In general, I’m a pretty easygoing actor. I like everyone to be comfortable. We’re all there to do good work, but we also have the gift of play, so it should be fun. None of us are in an operating room performing brain surgery. Yes, there is a lot of masculine energy, but it was never overwhelming to me. One of the greatest things about this show is that while you do have a hypermasculine motorcycle club, you have these tender hearts underneath their kuttes. I would say the same for the actors that I worked with as much as for the characters they play.

Yes, as Tommy said to me last week, “I’m just a TV tough-guy.”
The reality is, we’re all nervous and scared and insecure on some level about what we’re putting out into the world. But you have to commit to it. For me, playing this cop, I had to stand and talk differently. There is something powerful about that uniform. It’s pretty empowering to stand there with a badge — high and tight, man.

You have a background in playing a law-enforcement officer on The X-Files, which you also joined late in its run. Does this feel different because you’re not so front and center and trying to extend the franchise?
Most certainly. But X-Files was almost 16 years ago. I was a bit more ignorant to the attempt to try to uphold and extend that franchise, which we obviously didn’t do. But I don’t know if anyone could have, frankly, given Scully and Mulder chemistry, after nine years. That’s one of the great things about TV now, is that life cycles of shows are more concise.

And characters’ lives in some cases are more concise. Did you have any mixed feelings about getting killed off The Bridge?
Of course! I loved the show. You do feel a little mortally wounded to know that you’re on the chopping block. But think of Game of Thrones — who knew Sean Bean was going to get killed? No one is safe anymore, which makes television drama very exciting and unnerving as an actor who has two children to feed.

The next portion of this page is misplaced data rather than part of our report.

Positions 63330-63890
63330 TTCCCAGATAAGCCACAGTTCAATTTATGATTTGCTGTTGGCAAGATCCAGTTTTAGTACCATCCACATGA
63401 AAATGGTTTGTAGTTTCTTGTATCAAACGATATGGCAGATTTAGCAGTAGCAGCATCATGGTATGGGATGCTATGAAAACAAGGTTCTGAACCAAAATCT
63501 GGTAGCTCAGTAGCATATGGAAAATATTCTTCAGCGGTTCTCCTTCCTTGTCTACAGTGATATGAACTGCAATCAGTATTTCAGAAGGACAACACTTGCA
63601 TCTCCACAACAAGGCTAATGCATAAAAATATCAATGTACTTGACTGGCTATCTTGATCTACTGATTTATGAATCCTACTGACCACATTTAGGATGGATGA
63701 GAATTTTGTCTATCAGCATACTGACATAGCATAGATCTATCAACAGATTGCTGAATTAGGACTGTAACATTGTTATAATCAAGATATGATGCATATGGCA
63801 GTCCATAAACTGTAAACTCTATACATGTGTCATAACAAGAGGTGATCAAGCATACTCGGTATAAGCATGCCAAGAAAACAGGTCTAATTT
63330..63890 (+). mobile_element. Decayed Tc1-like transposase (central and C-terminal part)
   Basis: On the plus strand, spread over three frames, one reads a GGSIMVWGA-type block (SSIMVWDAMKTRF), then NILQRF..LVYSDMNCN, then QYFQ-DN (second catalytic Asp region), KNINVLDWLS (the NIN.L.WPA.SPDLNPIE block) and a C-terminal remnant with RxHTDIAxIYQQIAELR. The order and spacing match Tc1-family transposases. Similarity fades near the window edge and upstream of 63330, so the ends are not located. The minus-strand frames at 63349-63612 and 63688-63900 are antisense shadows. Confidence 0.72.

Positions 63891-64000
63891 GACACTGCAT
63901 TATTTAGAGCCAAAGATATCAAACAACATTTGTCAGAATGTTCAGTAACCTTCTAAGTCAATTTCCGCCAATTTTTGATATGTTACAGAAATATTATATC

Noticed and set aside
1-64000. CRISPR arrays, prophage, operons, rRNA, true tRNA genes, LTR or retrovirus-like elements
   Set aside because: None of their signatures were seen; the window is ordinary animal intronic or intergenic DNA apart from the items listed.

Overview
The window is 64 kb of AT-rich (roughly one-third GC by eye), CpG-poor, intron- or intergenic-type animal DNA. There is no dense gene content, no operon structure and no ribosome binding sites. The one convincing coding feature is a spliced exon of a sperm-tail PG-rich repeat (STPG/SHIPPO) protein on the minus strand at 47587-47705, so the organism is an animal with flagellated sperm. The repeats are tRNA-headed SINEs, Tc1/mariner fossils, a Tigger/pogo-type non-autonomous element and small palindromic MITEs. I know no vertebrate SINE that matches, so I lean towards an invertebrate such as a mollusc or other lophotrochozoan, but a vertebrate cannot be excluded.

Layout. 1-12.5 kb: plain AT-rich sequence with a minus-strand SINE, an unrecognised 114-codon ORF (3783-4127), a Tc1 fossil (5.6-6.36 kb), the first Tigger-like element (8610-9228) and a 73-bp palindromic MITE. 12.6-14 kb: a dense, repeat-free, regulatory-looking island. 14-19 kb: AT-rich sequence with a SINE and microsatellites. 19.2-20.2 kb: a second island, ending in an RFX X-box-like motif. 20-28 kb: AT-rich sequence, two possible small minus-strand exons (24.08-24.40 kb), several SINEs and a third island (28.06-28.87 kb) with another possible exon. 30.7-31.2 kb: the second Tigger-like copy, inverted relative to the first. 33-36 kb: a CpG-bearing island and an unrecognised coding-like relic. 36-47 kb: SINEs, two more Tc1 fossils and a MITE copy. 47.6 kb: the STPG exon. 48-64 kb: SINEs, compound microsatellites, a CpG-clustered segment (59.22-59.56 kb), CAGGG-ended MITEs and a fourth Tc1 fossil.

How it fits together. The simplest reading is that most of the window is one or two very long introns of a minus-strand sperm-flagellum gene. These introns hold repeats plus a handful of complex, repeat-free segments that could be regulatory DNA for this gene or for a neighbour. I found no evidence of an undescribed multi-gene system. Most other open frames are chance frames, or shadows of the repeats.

Are you enjoying a West Wing reunion with Jimmy Smits on SOA?
Yes, we have a great relationship, and I have such respect for him. I loved him on that show, and I love seeing him in such a different capacity on this show. He’s one of those actors and men who has this element of grace in whatever he plays. We’ve chatted and said maybe next time we can work on a romantic comedy or something with levity, so we don’t have to take ourselves so seriously.

Speaking of romantic comedies, did you have a sense when you were making Mystic Pizza that the cast would go on to have such successful careers?
Yes, there was something palpable when we were shooting that film about the burgeoning talent and the gathering of these individuals to make this movie, which is still iconic 25 years later. Every one of us has had different trajectories, with Julia [Roberts’] being the amazing astral one, but well-deserved, because without a doubt, she does have that particular charisma.

So what’s next for you?
I just finished two movies, Term Life with Vince Vaughn, and an independent film called Highly Functional, so honestly, I’m just looking forward to relaxing the rest of this year. I feel strengthened by working on Sons, so I’m optimistic about what will come next. I’m excited.

Well, you’re a member of the FX repertory company now, so maybe they’ll put you on American Horror Story next.
Exactly. That would be an honor.